Yesterday, the perpetually thirsty Paul Staines, who styles himself Guido Fawkes, crowed long and loud as he announced that he had been right all along: there had been a second email system at 10 Downing Street. He knew this because of former insider Damian McBride, who has been reminiscing about the day Pa Broon moved from the Treasury to the Top Job.
It was McBride! Er, what was the question?
Sadly, though, a little examination of Staines’ claims shows that, at best, his claim, made while Tone was still PM, are wild exaggeration, and at worst are no less dishonest than all those politicians and their hangers-on that he so reviles. Because there never was a “second email system”: all that McBride revealed was that, apart from the internal Government network, there was one stand alone machine.
Is this enough to be called a smoking gun? Well, no it isn’t: the idea that this proves the Staines accusations is bunk. If the one machine wasn’t connected to the Government network, and there was no series of shadow email accounts, then he’s just guessing, and not for the first time. Nor does the stand alone machine prove that Tone’s official spokesman had misled reporters.
The key word is “system”. One isolated machine doesn’t prove there was another system. And had it not been there, anyone wanting to send something from a private email account would only have had to nip out with their laptop to the nearest Wi-Fi hotspot, or at a pinch visit an Internet Cafe. Having a stand alone machine to allow this is not unknown in large organisations.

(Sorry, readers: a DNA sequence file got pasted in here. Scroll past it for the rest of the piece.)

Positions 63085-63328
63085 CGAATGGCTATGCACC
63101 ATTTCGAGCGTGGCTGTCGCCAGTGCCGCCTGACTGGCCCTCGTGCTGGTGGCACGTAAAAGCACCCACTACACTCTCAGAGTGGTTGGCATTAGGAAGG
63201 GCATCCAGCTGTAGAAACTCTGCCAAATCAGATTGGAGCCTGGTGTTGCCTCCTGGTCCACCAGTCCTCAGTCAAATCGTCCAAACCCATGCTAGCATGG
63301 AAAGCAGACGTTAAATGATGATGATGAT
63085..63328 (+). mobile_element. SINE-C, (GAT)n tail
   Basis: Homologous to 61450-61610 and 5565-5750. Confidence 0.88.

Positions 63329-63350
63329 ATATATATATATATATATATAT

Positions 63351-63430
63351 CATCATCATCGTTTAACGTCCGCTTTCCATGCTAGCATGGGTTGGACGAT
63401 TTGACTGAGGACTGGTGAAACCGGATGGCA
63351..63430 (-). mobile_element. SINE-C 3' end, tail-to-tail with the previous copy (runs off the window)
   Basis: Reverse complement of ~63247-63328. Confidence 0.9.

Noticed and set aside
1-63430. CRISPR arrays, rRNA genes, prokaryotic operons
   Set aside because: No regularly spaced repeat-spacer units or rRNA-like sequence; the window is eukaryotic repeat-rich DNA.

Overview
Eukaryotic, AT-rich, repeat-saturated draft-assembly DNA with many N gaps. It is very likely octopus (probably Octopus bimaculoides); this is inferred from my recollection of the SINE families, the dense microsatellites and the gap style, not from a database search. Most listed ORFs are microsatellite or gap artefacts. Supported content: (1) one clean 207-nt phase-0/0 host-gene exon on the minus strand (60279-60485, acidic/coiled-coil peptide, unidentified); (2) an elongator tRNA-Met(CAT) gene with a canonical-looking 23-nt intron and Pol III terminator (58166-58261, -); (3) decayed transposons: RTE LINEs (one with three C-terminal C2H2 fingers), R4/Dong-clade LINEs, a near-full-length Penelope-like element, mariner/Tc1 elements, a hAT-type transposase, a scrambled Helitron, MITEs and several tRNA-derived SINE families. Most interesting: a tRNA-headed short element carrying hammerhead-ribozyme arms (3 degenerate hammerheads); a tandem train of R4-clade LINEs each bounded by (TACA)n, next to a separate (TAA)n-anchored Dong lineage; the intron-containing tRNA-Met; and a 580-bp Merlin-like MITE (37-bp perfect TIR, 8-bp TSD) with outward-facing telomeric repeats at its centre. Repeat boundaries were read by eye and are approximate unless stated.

Instead of taking this thought on board, Staines proclaimed at the time “Emails will be to the Blairgate cover-up, what tapes were to the Watergate cover-up”. So we’re five and a half years down the road from his claim, and where are the arraignments? From revelation of the Watergate break-in to Tricky Dicky being persuaded to leave the White House took less than two.
Not even the protestation that the Labour Party’s own network could be accessed – and from a machine not on the Downing Street network, and no doubt firewalled off from it, that would not be a surprise – proves Staines’ case. Now, if he could provide prima facie evidence that public funds had been used to purchase a machine being used primarily for Labour Party purposes, he might have a point.
He won’t be doing this, of course, not least because the stand alone machine is probably still there, and it’s his preferred team in residence. He could also pass his supposed proof to the Police, but they’ll only laugh at him. But some who read the Fawkes blog will believe it, and thus the image of The Great Guido as fearless defender of truth and scourge of wrongdoing is perpetuated.
Meanwhile, the real world moves on. Another fine mess, once again.